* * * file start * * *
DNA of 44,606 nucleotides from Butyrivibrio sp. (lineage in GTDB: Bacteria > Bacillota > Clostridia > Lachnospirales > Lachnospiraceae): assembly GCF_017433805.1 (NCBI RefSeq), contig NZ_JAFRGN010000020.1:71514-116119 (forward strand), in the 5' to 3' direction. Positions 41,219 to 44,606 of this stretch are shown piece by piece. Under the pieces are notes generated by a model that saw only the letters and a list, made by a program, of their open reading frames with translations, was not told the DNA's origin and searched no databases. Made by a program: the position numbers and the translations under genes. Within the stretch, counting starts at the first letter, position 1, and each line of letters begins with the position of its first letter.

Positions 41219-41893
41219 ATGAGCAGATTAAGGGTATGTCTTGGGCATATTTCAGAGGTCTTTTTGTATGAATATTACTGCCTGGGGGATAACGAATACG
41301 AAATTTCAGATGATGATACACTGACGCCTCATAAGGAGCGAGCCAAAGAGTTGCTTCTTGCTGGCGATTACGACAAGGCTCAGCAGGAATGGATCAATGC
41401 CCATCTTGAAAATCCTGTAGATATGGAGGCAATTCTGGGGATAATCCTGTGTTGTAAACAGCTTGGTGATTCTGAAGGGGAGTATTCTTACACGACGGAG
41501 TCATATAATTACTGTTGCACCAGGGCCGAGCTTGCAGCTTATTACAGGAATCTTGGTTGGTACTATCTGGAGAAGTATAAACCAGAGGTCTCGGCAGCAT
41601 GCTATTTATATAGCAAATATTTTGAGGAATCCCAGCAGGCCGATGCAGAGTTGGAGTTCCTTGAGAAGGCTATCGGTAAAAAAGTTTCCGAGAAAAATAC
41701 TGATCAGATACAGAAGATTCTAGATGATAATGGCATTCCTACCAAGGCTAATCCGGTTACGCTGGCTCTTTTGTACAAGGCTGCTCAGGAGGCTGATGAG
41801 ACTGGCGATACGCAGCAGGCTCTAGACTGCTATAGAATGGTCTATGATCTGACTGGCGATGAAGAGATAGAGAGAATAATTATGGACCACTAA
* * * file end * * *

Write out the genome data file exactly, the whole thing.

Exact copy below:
DNA of 44,606 nucleotides from Butyrivibrio sp. (lineage in GTDB: Bacteria > Bacillota > Clostridia > Lachnospirales > Lachnospiraceae): assembly GCF_017433805.1 (NCBI RefSeq), contig NZ_JAFRGN010000020.1:71514-116119 (forward strand), in the 5' to 3' direction. Positions 41,219 to 44,606 of this stretch are shown piece by piece. Under the pieces are notes generated by a model that saw only the letters and a list, made by a program, of their open reading frames with translations, was not told the DNA's origin and searched no databases. Made by a program: the position numbers and the translations under genes. Within the stretch, counting starts at the first letter, position 1, and each line of letters begins with the position of its first letter.

Positions 41219-41893
41219 ATGAGCAGATTAAGGGTATGTCTTGGGCATATTTCAGAGGTCTTTTTGTATGAATATTACTGCCTGGGGGATAACGAATACG
41301 AAATTTCAGATGATGATACACTGACGCCTCATAAGGAGCGAGCCAAAGAGTTGCTTCTTGCTGGCGATTACGACAAGGCTCAGCAGGAATGGATCAATGC
41401 CCATCTTGAAAATCCTGTAGATATGGAGGCAATTCTGGGGATAATCCTGTGTTGTAAACAGCTTGGTGATTCTGAAGGGGAGTATTCTTACACGACGGAG
41501 TCATATAATTACTGTTGCACCAGGGCCGAGCTTGCAGCTTATTACAGGAATCTTGGTTGGTACTATCTGGAGAAGTATAAACCAGAGGTCTCGGCAGCAT
41601 GCTATTTATATAGCAAATATTTTGAGGAATCCCAGCAGGCCGATGCAGAGTTGGAGTTCCTTGAGAAGGCTATCGGTAAAAAAGTTTCCGAGAAAAATAC
41701 TGATCAGATACAGAAGATTCTAGATGATAATGGCATTCCTACCAAGGCTAATCCGGTTACGCTGGCTCTTTTGTACAAGGCTGCTCAGGAGGCTGATGAG
41801 ACTGGCGATACGCAGCAGGCTCTAGACTGCTATAGAATGGTCTATGATCTGACTGGCGATGAAGAGATAGAGAGAATAATTATGGACCACTAA